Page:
I have just finished the first biography I have ever read of a photographer, the Canadian Yousuf Karsh (1908-2002)*. So well known in the immediate post-war period that to have one’s portrait taken by him was referred to as being ‘Karshed’. He was an émigrée from Armenia, a survivor of the genocide of 1915. Although he never spoke English particularly well he charmed everyone. He was well grounded in technique by his uncle, and later by the noted Boston portrait photographer John Garo.

Karsh made his name as a relatively young man with his bullish portrait of Churchill in 1941. He never tired of telling how he pulled the cigar from Churchill’s mouth which led to 1/60th second of pugnacious stare that launched a thousand Liberty ships. He went on to photograph the great, the good and the not so good for another 60 years.

The biography set me thinking on the tortuous debate of photography as an art form and photographer as a star in their own right. Karsh was very much the latter.

He became as well known as his sitters. He paid his assistants badly, but of course an apprenticeship to Karsh was a door opener. Most of his assistants did not aspire to be great photographers themselves and if they had probably would not have got the job.

To be karshed was to be charmed and be asked scores of questions before the sitting, to be lit with great skill and printed expertly by the photographer himself or later by even more skilful assistants. It is instructive to look at the same man photographed by Karsh and Arnold Newman, Alfried Krupp. Krupp was an unpleasant man, a war criminal sentenced to 12 years (of which he only served three). Karshed he looks positively avuncular, Newman makes him look like a cross between Dracula and the Creature from The Black Lagoon.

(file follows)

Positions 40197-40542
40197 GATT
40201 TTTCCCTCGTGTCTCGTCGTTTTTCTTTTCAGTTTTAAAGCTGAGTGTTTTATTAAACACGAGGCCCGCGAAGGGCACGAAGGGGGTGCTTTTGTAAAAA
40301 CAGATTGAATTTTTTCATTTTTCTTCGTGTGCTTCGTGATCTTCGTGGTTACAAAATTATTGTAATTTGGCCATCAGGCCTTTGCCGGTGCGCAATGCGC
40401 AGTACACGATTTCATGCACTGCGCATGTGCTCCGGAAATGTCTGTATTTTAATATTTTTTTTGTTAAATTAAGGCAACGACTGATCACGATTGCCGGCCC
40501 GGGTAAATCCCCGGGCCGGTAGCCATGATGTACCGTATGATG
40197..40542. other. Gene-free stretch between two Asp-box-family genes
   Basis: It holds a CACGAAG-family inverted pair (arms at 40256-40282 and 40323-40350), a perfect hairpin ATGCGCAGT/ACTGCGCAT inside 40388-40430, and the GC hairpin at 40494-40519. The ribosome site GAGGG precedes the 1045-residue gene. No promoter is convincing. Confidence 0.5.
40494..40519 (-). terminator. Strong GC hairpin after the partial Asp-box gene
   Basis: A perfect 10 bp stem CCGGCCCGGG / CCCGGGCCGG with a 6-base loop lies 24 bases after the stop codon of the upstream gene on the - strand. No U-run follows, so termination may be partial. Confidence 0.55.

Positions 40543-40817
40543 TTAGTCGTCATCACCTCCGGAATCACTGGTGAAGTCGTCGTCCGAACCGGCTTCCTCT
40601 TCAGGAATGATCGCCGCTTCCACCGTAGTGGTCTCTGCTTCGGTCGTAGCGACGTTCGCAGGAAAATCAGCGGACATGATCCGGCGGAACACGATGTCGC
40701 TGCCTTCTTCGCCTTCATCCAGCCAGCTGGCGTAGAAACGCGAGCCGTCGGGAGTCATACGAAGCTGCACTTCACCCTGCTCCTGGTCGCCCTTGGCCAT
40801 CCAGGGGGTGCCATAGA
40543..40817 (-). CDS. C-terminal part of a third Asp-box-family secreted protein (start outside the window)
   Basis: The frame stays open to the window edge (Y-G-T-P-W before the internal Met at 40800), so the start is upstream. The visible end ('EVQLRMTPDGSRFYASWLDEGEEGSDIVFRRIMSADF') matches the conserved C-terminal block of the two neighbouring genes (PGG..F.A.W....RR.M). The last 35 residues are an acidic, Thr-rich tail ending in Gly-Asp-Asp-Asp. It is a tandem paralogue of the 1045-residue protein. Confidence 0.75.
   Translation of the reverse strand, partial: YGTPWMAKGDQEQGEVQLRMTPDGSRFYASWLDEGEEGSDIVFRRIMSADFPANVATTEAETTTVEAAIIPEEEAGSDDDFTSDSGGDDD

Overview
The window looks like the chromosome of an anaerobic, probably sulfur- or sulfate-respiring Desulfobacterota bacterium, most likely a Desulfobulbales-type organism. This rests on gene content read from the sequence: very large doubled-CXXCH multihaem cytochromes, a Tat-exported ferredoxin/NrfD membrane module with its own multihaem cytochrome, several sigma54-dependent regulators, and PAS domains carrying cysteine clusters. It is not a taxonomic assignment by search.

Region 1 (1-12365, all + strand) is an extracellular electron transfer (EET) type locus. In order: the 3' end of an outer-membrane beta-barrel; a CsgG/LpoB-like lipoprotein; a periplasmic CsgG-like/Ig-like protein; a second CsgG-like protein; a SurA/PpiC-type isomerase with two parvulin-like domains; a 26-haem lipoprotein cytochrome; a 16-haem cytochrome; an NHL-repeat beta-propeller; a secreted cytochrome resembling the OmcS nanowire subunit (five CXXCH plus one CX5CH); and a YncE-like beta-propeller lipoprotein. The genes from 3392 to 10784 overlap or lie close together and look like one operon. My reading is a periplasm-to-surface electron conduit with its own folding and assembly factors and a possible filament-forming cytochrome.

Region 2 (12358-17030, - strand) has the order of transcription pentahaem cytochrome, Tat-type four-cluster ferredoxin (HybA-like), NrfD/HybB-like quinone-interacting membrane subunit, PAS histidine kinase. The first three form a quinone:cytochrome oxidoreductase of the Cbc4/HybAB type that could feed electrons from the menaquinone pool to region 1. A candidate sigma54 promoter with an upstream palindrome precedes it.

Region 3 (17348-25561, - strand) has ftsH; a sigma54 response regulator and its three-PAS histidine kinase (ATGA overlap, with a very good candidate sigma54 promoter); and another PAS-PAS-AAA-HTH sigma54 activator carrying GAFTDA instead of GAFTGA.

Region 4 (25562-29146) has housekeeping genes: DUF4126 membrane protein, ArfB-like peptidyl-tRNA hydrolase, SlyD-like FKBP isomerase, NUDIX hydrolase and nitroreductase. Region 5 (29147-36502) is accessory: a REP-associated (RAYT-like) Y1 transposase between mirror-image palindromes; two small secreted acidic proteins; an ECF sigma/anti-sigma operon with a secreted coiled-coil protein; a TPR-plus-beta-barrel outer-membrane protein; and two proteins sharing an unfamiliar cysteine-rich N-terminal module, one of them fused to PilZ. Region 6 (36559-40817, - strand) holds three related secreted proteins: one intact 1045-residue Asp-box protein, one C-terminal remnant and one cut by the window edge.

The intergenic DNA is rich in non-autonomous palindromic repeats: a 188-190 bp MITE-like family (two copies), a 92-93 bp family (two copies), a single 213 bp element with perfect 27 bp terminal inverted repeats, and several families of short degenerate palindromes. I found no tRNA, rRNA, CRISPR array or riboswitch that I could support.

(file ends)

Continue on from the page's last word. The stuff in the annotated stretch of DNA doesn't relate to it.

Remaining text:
Krupp by Arnold Newman

Krupp by Newman 1963

Alfried Krupp by Karsh

Krupp by Karsh,1964

He was a consummate professional, but always on the side of the sitter. But was he the artist many of his contemporaries lauded him as? His coeval photographers Ansell Adams and Edward Steichen are worthy of comparison.I confess now to outrageous bias. When I was at art school I was fascinated by Steichen, Camera Work and the Secession School of Stieglitz and Co.

I was however easily bored by photographic science and all the minutiae of mixing chemicals and so forth.
I was constantly having to repeat unsatisfactory work until the print was considered perfect by our tutor Eric Freeborn – who rarely conceded me the seal of perfection. I asked him once who his favourite photographer was; he replied without hesitation, Ansell Adams. I would never have been accepted as a member of the f64 club. (my views on depth of field)

Steichen moved forward constantly, experimented and changed genres in his long life: he never rested on his laurels. It seems to me that Adams and Karsh had somethings in common: ironically for photographers they did not develop, they refined their techniques; and their greatness depended mainly on their subject matter – take away Churchill and Yosemite and you have two consummate craftsmen. Besides, I am endeared to Steichen because he remained a Bohemian, not something you could say of the other two. All three were very long lived – futher proof that photography is good for your health.

Creature from the Black Lagoon

Creature from Black Lagoon

Karsh regretted not having been able to photograph Hitler and Stalin and Mao, better that way.
I have now put my head above the parapet and await the brickbats.

*’Life of Karsh’ by Maria Tippett  – a delightful book and enjoyable read despite the impression I have no doubt given above. I have just ordered ‘Steichen: a biography’ by Penelope Niven